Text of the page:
The level of young French in mathematics: “The level of demand has fallen” according to some teachers

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Juliette was a math teacher from 1971 to 2007 and mostly taught at a college in the suburbs of Toulouse. Frédéric, 58, has been teaching since 1986. In front of him are students from the 1st and 12th grades of the secondary school in Albi. Both are in love with their discipline and have seen the level of students develop in recent years.

“If students’ levels have fallen in math, it’s because program levels have been gradually falling since the 1976 reform of the unified high school, according to Juliette, a teacher who has been retired since 2007. This had positive effects on the overall average, but in such a demanding discipline, we had to adapt. Keeping students in school as long as possible is very good. But wanting to teach the same thing to everyone at the same time, that’s not possible.”

Frédéric, however, urges us to be careful with comparisons. “When I started, 30 percent of the age group came to high school, today it is 60 percent, so there are more of them. And as for the number of hours, we lost a lot, so a more ambitious program came in a few years. We always find students with a satisfactory level. But we have difficulties in the second year compared to the number of students with high difficulties. In addition, we have had to integrate “dys” into our classes. By making room for everyone, we have emphasized the gaps. And these are made even bigger by personal work . The taste for effort is less present than before. So it’s more complicated.”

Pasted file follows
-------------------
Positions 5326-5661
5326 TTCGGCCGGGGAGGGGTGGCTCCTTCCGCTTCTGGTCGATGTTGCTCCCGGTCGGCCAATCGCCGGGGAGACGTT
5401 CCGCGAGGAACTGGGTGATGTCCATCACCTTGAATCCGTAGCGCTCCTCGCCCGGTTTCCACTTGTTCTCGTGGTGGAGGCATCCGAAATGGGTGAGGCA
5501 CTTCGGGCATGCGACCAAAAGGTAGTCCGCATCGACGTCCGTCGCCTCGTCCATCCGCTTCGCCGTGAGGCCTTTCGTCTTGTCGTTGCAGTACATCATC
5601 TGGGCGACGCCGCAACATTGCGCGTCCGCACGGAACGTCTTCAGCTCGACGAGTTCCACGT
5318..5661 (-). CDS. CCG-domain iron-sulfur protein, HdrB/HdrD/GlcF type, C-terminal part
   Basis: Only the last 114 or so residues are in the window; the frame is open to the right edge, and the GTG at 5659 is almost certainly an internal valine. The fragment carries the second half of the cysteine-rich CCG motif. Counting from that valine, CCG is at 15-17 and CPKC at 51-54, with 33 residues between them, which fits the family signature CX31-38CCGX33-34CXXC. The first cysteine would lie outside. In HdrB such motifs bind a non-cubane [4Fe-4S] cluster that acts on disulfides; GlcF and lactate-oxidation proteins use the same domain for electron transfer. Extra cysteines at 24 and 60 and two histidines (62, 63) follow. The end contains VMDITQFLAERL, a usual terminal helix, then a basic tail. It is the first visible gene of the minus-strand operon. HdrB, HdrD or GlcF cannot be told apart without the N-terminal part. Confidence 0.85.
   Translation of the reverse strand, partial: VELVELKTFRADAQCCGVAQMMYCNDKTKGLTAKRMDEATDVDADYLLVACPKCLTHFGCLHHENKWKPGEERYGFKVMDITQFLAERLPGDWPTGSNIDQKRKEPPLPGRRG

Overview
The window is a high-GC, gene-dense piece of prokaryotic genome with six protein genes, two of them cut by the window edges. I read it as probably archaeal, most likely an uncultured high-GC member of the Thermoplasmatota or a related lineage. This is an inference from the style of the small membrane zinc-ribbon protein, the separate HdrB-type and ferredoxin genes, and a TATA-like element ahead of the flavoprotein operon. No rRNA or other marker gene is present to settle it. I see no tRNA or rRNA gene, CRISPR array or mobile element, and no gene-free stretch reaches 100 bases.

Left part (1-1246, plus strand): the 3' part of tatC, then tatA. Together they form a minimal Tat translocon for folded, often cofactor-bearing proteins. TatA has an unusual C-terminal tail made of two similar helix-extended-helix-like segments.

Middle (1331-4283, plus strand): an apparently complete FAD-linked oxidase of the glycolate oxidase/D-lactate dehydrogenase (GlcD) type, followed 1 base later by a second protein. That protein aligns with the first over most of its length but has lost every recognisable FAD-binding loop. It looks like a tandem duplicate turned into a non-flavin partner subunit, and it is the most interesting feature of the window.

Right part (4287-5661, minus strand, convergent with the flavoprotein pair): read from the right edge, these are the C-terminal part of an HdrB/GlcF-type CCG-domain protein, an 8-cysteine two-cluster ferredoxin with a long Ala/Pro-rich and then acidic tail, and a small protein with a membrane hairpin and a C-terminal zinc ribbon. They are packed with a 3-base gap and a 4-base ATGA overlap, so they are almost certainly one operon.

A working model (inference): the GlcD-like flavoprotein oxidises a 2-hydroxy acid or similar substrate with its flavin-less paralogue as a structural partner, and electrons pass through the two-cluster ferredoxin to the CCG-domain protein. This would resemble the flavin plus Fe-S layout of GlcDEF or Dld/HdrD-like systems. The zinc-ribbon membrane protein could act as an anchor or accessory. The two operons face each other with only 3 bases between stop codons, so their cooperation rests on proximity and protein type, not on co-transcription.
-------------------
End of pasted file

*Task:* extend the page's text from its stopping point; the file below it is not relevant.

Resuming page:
Frédéric also notes the specificity of mathematics, “it is a subject where you can be proud of your weaknesses”. However, like Juliette, he points out “the training in reasoning which the discipline affords. We assert something when we have proof”… which can prove very useful in these times. Regarding the evolution of pedagogy, Frédéric observes that “it is the subject that has changed the most”. On the other hand, it asks about entry-level employment. “They often have little scientific education. It’s not enough.”

Juliette approves. “If high school kids aren’t very good, it’s because they weren’t trained well in elementary school. I’m sorry to say that.”

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